Rewriting a Violent Encounter & Other Acts of Self Love

On October 13th I was attacked in broad daylight by a complete stranger on Karl-Marx Straße, a busy Berlin street in the historically rough and tumble but now cool and edgy neighbourhood of Neukölln. I was attacked for looking this man in the eye as he yelled violent obscenities at a kid on a bike. As we passed each other he kicked me in the leg with his full force. ‘What the fuck?!’ was all I could muster in response.

Tears immediately starting rolling down my cheeks. He continued to walk away but I couldn’t help but stare at him in utter disbelief. How could this man, any man, violently kick a woman in such a manner, and in such a context? He must have sensed I was still watching him as he turned around to meet my gaze. I continued to look into his eyes and silently acknowledged that I knew there was nothing but a black hole where his soul ought to be.

I scanned the crowd; most cast their glances away, pretending as if they had seen nothing. I looked back at my attacker but quickly realized that my stare was a provocation of his inhumanity. He came charging towards me with his chest in full frontal flair and his shoulders and arms peeled back. He was ready for an attack. Shit, this guy is completely insane, I thought.

Never in my life have I had to shield myself from the brutally terrifying approach of a violent man.

Never did I expect it to happen under the passive gaze of dozens of bystanders.

I was certain that he was intent and prepared to punch me in the face or push me to the ground. That is, if I continued to affront him with my stare. I conceded and cowered in fear.  Rather than hit me, he spat on me, like I was an animal.

Men who spit on women are perpetrators of a hate crime. They use this abusive tactic to dehumanize their victims. American philosopher Robert C. Solomon argues that such acts are that of contempt and are directed towards individuals whom the perpetrator perceives as having a lower status. Spitting on a woman demeans her, dirties her, and assures to the abuser, that she will not rise above the level he has set for her.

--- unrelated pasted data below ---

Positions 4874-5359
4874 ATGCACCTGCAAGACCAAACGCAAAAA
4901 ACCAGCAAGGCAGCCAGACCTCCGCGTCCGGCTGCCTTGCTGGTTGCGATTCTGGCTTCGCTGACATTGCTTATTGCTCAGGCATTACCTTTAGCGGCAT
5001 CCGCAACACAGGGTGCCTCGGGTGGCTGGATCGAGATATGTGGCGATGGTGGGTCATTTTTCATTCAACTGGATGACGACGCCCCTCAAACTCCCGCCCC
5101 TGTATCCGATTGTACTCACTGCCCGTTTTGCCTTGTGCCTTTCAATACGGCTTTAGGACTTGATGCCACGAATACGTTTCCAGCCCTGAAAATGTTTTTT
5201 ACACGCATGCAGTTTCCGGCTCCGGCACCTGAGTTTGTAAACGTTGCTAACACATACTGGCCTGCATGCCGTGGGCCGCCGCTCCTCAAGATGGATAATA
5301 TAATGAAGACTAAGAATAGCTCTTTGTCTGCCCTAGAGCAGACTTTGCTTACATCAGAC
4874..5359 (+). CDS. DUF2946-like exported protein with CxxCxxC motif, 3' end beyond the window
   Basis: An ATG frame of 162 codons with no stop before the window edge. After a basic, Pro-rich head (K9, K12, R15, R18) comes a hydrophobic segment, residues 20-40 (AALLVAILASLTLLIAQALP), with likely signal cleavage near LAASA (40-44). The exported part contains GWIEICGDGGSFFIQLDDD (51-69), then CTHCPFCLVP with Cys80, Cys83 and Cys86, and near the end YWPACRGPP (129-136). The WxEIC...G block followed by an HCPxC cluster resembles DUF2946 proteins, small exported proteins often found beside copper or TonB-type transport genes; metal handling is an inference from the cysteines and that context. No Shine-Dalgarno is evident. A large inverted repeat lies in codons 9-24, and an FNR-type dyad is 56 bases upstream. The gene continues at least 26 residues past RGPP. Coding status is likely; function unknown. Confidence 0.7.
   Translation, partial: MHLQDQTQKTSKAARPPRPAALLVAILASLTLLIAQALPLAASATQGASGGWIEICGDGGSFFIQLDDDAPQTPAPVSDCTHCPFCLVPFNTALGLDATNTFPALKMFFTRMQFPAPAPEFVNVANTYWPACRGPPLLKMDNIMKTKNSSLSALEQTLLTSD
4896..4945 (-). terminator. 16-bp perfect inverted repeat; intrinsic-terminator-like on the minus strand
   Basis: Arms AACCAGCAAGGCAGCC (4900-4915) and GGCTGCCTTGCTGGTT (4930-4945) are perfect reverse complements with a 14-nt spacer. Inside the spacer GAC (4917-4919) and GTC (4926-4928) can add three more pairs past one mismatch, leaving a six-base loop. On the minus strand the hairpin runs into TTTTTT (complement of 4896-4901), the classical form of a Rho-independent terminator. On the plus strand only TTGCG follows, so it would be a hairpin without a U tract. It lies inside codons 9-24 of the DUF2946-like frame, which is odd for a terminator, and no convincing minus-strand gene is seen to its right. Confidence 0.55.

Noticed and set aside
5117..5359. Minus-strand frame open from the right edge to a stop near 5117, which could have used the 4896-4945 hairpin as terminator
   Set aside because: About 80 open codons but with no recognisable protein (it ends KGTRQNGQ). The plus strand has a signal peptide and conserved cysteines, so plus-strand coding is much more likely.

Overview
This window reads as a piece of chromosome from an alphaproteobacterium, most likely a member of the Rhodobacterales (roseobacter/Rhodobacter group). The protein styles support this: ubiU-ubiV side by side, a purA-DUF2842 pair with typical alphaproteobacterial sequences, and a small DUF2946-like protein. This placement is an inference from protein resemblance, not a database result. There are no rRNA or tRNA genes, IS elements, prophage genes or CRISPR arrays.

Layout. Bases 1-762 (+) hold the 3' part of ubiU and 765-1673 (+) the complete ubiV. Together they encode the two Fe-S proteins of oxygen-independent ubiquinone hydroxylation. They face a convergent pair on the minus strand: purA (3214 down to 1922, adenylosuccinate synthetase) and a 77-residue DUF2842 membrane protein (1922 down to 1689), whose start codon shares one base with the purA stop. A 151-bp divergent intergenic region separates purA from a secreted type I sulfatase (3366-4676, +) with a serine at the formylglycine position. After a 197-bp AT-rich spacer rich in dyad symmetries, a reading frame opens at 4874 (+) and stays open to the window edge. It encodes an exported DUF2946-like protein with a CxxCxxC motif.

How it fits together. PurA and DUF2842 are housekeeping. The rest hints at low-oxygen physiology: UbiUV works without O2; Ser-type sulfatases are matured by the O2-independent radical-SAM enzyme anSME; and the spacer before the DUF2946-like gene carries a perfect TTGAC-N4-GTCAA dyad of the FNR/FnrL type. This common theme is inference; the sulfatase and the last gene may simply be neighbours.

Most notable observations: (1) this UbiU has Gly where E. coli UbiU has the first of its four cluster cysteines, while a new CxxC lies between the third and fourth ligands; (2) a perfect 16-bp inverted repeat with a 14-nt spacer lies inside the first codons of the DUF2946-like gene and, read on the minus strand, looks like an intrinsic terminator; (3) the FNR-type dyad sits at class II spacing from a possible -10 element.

I had previously studied this concept in gender studies courses but this act of dehumanization felt acutely real. I have never felt so vulnerable or humiliated. What made matters worse was not a single person jumped to my aid. It was clear that I was in distress and this person had committed a violent crime against me, yet none of the dozen or more eyewitnesses demonstrated a willingness to either comfort me or confront my attacker.

I cried the entire way home and sobbed for the greater part of three hours in my tiny Berlin apartment. My sense of wellbeing and authenticity was shattered and I was not sure how I would begin to pick up the pieces. I could feel the anger and resentment stockpiling in the pit of my stomach.

When you are trying to make your way in a foreign city as big as Berlin, many things feel out of your control. Self-reliance and mutual aid seem to spread very far apart. No one wants to face a violent person, but doing so alone in a foreign city is even more traumatic. This is not the sort of story I want to write home about but how can I conceal this ordeal when my family ask, ‘How is Berlin treating you?

When We Give Our Stories Away

I moved to Berlin in pursuit of a possibly ill-conceived journey of self-actualization. To grow through the challenges I felt would not come to me if I stayed in Vancouver. I wanted to write a courageous story for myself. I wanted to face my fears and live my dreams and I had always dreamed of living in Europe. I wanted to start a writing career, become a consultant, and take the social innovation world by storm. I was already aware that these were overly optimistic goals but I believed the opportunities for their pursuit could be found.

The point was less what I did but that I was setting to write my own story. Well, the day of the attack marked a full month that I had been living in Berlin. That day I was feeling particularly vulnerable. I could feel in my heart that I was holding a lot of old pain and feelings of self-doubt. Not only was I nearly out of money and struggling to find any form of employment but my decade old struggle with crippling anxiety had begun to resurface. I was seriously wondering am I cut out for this city? I felt (and still feel) alone and invisible in a foreign country and I wanted to desperately flee from the idea that this was the story I was writing.

As a woman I have had to work very hard at not giving my power away. More than we realize, women are allowing others to write the ending of our own stories.  And sometimes these endings are violently taken from us. These experiences are extremely destructive to the mental wellbeing of those of us who desire mutual support, interconnection, and compassion.